A personal budget or home budget is a finance plan that allocates future personal income towards expenses, savings and debt repayment. Past spending and personal debt are considered when creating a personal budget. There are several methods and tools available for creating, using, and adjusting a personal budget. For example, jobs are an income source, while bills and rent payments are expenses. A third category (other than income and expenses) may be assets (such as property, investments, or other savings or value) representing a potential reserve for funds in case of budget shortfalls.

Corporate budget

The budget of a business, division, or corporation [6] [7] [1] [8] is a financial forecast for the near-term future, usually the next accounting period, aggregating the expected revenues and expenses of the various departments – operations, human resources, IT, etc. It is thus a key element in integrated business planning, with measurable targets correspondingly devolved to departmental managers (and becoming KPIs[1]); budgets may then also specify non-cash resources, such as staff or time.[1]

The budgeting process requires considerable effort, [6] often involving dozens of staff; final sign-off resides with both the financial director and operations director. The responsibility usually sits within the company's financial management area in general, sometimes, specifically in "FP&A". Professionals employed in this role are often designated "Budget Analyst",[9] a specialized financial analyst function.

Organisations may produce [8] functional budgets, relating to activities, and / or cash budgets, focused on receipts and payments. Incremental budgeting starts with the budget from the previous period, while under zero-based budgeting activities/costs are included only if justified. Under all approaches expected sales or revenue, is typically the starting point; [8] this will be based on the business' planning for the period in question. Directly related elements and costs are typically linked to these (activity based costing may be employed). Support and management functions may be revisited, and the resultant "fixed" costs, such as rent and payroll, will be adjusted, at a minimum, for inflation. Capital expenditure, both new investments and maintenance, may be budgeted separately; debt servicing and repayments likewise. The master budget [8] aggregates these all. See Financial forecast, Cash flow forecast, Financial modeling § Accounting.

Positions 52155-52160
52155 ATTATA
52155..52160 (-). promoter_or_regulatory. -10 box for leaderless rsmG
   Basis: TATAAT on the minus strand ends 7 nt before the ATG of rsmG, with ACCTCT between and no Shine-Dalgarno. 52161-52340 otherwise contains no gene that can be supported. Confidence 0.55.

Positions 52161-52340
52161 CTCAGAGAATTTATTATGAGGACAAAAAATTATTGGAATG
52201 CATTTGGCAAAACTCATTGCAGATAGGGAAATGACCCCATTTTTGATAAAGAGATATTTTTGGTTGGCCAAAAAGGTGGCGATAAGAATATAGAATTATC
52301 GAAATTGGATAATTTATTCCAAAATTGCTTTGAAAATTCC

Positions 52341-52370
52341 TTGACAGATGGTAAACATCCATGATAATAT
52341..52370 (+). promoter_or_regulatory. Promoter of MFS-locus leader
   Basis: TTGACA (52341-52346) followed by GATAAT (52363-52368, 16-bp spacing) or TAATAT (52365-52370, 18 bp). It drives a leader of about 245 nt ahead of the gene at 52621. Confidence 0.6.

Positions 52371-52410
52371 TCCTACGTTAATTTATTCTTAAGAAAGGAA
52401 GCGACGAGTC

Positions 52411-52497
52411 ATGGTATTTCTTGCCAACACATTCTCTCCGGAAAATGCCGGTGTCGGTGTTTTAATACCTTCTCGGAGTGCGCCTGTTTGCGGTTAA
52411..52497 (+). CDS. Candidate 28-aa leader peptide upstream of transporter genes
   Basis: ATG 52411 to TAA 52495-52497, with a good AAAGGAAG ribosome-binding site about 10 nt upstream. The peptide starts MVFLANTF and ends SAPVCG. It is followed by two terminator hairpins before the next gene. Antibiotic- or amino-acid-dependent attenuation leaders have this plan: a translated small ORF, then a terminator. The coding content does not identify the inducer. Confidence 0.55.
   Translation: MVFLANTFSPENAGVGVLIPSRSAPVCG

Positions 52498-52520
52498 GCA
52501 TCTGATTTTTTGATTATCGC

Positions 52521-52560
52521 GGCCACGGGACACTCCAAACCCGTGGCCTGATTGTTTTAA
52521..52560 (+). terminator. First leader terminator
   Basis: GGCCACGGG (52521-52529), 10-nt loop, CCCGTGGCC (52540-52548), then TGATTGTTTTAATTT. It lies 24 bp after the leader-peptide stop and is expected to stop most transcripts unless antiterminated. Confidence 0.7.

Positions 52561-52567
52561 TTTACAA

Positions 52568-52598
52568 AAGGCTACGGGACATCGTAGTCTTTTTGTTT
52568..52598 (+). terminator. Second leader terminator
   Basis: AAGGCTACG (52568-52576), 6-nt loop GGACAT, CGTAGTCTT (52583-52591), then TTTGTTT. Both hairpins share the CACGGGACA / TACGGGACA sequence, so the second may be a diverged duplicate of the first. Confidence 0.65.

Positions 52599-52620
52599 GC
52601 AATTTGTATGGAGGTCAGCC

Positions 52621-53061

Whereas the budget is typically compiled on an annual basis - although, e.g. in mining, [10] this may be quarterly - the monitoring is ongoing, with financial and operational adjustments (or interventions) made as warranted; see Financial risk management § Corporate finance for further discussion. Here, [8] if the actual figures delivered come close to those budgeted, this suggests that managers understand their business and have been successful in delivering. On the other hand, if the figures diverge this sends an "out of control" signal; additionally, the share price could suffer where these figures have been communicated to analysts.

Criticism is sometimes directed at the nature of budgeting, and its impact on the organization. [11][12] Additional to the cost in time and resources, two phenomena are identified as problematic: First, it is suggested that managers will often "game the system" in specifying targets that are easily attainable, and / or in asking for more resources than required, [8] such that the required resources will be budgeted as a compromise. A second observation is that managers' thinking may emphasize short term, operational thinking at the expense of a long term and strategic perspective, particularly when [13] bonus payments are linked to budget. See Strategic planning § Strategic planning vs. financial planning.

Types of budgets

  • Sale budget – an estimate of future sales, often broken down into both units. It is used to create company and sales goals.